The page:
apt.shansen at gmail.com
Fri Jun 5 22:07:03 EDT 2009
On Fri, Jun 5, 2009 at 6:56 PM, Robert Dailey <rcdailey at gmail.com> wrote:
> Is it possible to create an object in Python that will clean itself up
> at function exit? I realize destruction of objects may not occur
> immediately and can be garbage collected, but this functionality would
> still be great to have. Consider the following function:
> def do_stuff():
> foo = scope_object()
> # Do stuff...
> It would be nice to avoid the explicit "Cleanup()" call above, and
> have 'foo' just act as if it has a C++ destructor and evoke some
> method at the exit point of a function.
Generally, in CPython at least, 'foo' -would- be destroyed immediately with
the Reference Counting semantics, and thus you could just do whatever
cleanup you needed to in __del__. This isn't the case for other Python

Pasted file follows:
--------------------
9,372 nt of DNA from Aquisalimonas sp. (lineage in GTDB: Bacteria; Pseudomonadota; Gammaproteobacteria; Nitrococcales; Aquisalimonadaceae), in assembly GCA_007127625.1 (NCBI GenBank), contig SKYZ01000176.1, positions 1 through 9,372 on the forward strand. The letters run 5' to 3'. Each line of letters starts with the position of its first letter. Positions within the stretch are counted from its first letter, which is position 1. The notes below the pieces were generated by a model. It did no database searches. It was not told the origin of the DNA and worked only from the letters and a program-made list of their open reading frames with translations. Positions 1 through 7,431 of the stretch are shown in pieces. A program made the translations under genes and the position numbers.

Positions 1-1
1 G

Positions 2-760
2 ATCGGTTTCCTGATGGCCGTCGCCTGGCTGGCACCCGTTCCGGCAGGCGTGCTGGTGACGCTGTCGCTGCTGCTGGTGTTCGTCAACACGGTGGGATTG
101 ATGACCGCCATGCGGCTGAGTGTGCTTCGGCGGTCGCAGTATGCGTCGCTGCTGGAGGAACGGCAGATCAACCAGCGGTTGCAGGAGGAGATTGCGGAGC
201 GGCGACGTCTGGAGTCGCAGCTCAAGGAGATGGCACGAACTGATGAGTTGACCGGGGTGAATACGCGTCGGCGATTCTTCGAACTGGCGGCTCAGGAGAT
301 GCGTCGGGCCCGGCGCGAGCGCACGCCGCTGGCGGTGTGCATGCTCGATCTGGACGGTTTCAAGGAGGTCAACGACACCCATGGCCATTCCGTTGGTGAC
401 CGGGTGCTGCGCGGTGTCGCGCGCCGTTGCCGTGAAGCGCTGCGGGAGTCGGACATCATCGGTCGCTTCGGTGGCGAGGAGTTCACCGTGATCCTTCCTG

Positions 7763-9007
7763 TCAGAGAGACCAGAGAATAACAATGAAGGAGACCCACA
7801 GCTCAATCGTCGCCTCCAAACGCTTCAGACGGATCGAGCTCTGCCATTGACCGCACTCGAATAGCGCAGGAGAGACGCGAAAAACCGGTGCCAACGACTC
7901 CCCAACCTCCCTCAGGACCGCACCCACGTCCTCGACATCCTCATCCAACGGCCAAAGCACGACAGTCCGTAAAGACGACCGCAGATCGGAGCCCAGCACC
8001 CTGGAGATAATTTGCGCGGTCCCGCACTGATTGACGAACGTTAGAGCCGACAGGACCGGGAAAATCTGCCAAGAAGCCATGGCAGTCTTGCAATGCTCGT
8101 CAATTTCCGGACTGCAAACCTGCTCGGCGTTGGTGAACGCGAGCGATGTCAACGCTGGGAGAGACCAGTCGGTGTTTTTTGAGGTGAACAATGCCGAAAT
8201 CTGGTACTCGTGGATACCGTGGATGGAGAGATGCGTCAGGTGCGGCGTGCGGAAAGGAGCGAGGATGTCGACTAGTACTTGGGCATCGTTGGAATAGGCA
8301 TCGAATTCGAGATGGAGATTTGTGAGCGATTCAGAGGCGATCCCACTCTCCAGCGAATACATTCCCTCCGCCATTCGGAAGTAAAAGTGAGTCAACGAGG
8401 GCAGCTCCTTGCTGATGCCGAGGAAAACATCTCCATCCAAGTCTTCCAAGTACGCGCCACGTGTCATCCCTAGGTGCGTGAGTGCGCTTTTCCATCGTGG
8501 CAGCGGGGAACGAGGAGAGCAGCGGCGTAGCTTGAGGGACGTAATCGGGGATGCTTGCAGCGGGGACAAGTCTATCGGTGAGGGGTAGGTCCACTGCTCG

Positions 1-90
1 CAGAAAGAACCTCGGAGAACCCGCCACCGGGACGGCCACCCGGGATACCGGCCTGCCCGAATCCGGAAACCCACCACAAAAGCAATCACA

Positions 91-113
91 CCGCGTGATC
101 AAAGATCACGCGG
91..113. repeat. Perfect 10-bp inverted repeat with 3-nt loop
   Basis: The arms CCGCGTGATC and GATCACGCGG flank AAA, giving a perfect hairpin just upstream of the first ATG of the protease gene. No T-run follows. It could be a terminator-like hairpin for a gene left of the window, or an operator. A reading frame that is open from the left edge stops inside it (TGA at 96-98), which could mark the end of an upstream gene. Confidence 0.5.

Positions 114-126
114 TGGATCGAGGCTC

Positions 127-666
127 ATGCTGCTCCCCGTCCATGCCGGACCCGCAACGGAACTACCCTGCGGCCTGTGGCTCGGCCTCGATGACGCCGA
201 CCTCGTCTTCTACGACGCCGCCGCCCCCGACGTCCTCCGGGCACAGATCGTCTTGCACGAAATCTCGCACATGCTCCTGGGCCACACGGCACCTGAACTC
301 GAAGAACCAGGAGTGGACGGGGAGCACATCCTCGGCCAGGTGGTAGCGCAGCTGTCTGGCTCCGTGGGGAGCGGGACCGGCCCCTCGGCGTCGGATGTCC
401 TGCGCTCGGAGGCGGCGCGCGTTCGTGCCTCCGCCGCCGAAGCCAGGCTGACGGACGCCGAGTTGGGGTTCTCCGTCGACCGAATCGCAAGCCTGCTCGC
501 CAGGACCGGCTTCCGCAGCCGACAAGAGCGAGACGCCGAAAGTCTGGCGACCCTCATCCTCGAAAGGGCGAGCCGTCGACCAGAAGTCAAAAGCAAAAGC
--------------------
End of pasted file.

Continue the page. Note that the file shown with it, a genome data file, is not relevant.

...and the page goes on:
implementations. Its sorta best to not rely on reference counting, but..
sometimes its nice.
Otherwise your only option is the "with statement" in 2.5 (using "from
__future__ import with_statement") or 2.6. In that, you would do:
The object returned by scope_object() would have its __enter__() and
__exit__() methods called right away. That's the official way to do
'cleaning up code' really these days.
If you need to access the scope object, you'd do "with scope_object() as
-------------- next part --------------
An HTML attachment was scrubbed...
More information about the Python-list